I have been doing some work lately on the nature of the Christian life from Paul’s grand expression in Romans 6, 7, and 8. Having spoken of the universality and the totality of man’s natural depravity in the first three chapters, the freeness of gospel grace and the wonder of justification by faith alone in the next two, Paul goes on to give a fit description of the Christian life and situates it in what has been called the “already-not-yet” tension. In Romans 6 he majestically points out the “already” of our identity, which is union with Christ in his death and resurrection. In Romans 7 he grapples with the “not yet,” as he struggles with indwelling sin. And in Romans 8, simply one of the greatest chapters in the entire Bible, he reminds those who live in that tension of the certain victory in Jesus Christ who has made us more than conquerors.
Unless I can be convinced otherwise, I think maintaining the tension of Romans 6, 7, and 8 is absolutely necessary. To be too much in the “already” leads to a deflated view of indwelling sin and the need to mortify the deeds of the flesh by the Spirit (Romans 8:13). To be too much in the “not yet” leads to a deflated view of our positive identity in Jesus Christ. All that to say, as we walk the seeming knife’s edge, on one side is the danger of legalism, and the other is antinomianism, both equally dangerous and condemning doctrines (and both are prevailing today!). Douglas Moo is right about one thing, “It may be generally said that the interpretation of few passages has been more influenced by one’s broad theological perspective and experience” (Romans, 443).
Of course, one of the important questions regarding Romans 7 is who is the “man” of Romans 7:14-25? Can a Christian suffer the experience which is described here, or is this struggle only that of an unregenerate person? Historically, many of the early church fathers saw this passage speaking of the unregenerate. Even Augustine in his early years adopted this view, but in the midst of the Pelegian controversy he came to see it as speaking of the believer. This interpretation was accepted by nearly all the Reformed and Lutheran right down to today—and is still widely held. For my part, recognizing some of the difficulties, I agree with the Reformers. Beyond being a fine exegetical point, I think the church is in danger of being robbed of much comfort if we fail to see the man of Romans 7 as a believer struggling with indwelling sin. My simple argument is that I don’t see how an unregenerate person could possibly say the things that are said here, while I can conceive how the believer can. Here are five reasons why many view this as speaking of the regenerate man (see Murray, Romans, 1:257-259):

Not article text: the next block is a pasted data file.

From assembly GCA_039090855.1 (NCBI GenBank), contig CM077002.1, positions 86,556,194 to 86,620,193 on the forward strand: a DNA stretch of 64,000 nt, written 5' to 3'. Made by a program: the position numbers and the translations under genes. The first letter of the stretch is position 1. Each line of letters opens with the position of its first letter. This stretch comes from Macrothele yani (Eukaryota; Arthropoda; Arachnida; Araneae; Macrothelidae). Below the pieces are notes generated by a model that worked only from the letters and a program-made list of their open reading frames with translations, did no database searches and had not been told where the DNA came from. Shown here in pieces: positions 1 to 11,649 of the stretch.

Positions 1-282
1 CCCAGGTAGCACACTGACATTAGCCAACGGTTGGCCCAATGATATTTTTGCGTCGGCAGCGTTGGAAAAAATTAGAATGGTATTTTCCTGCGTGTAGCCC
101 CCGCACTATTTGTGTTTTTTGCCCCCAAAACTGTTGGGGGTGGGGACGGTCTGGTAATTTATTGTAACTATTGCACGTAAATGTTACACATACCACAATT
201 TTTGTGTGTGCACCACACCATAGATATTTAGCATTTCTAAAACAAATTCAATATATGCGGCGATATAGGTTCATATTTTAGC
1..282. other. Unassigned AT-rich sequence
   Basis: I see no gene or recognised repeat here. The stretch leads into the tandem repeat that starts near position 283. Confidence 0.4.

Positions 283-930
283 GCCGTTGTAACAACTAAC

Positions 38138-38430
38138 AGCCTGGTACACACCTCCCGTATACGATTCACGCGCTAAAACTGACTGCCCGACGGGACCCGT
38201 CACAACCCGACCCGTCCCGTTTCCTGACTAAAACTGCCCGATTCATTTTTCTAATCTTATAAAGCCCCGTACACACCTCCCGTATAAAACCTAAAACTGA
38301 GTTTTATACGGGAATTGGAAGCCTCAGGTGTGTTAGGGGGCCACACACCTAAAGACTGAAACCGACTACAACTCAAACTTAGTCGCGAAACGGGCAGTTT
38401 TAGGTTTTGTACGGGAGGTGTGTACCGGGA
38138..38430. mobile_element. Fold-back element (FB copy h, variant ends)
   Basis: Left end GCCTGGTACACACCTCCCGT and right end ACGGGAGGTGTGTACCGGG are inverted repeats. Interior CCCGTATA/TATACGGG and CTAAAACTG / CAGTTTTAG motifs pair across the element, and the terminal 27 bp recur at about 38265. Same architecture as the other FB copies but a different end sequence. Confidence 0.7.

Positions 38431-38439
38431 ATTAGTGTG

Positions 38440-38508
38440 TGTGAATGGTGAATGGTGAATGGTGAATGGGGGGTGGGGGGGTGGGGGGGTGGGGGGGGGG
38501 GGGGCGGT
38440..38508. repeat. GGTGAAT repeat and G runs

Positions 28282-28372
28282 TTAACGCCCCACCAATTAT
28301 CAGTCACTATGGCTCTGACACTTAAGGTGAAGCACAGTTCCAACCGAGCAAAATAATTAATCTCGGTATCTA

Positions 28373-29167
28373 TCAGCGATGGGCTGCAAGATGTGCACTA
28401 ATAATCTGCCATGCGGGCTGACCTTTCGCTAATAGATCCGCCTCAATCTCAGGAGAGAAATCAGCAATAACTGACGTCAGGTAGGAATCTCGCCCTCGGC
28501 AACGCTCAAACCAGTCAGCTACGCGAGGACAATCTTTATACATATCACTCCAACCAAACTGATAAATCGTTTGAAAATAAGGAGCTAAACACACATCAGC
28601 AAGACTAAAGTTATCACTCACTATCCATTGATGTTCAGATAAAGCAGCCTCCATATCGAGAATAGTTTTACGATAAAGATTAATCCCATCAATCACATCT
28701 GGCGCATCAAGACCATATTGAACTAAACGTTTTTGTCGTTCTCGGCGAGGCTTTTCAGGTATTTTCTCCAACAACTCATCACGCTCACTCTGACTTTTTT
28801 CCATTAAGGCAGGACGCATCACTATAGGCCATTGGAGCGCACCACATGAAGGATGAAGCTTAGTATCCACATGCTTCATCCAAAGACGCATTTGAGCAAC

- In v 22 Paul says, “For I delight in the law of God, in my inner being.” This cannot be said of an unregenerate person, “For the mind that is set on the flesh is hostile to God, for it does not submit to God’s law; indeed it cannot” (Romans 8:4).
- There is v 25, “I myself serve the law of God with my mind.” Again, this service is not merely external, but of the heart and mind and is impossible for the unregenerate man because he is “in the flesh,” and has “the mind of the flesh” (Romans 8:5-8).
- The man portrayed here is inclined towards the good (vv 15, 18, 19, 21) and the bad which he does he regards as going against that which he loves (vv 16, 19, 20). This is unlike the unregenerate who hates the good, but the man here hates the evil (Romans 8:5-8).
- The tension here between doing what he hates and not doing what he loves is inevitable in a regenerate person so long as sin remains in him. We cannot ignore the fact that sin persists in the believer. There is a certain contradiction in every believer, and the more sensitive one grows to the demands of holiness and the more he sees the strength of indwelling sin, the more he is brought to complain “Wretched man that I am” (v 24).
- This doesn’t mean the Christian is defeated. Paul’s complaint in v 24 is answered by his praise in v 25, which is an assured confidence and a great gospel hope. This word of thanksgiving is not the language of an unregenerate man.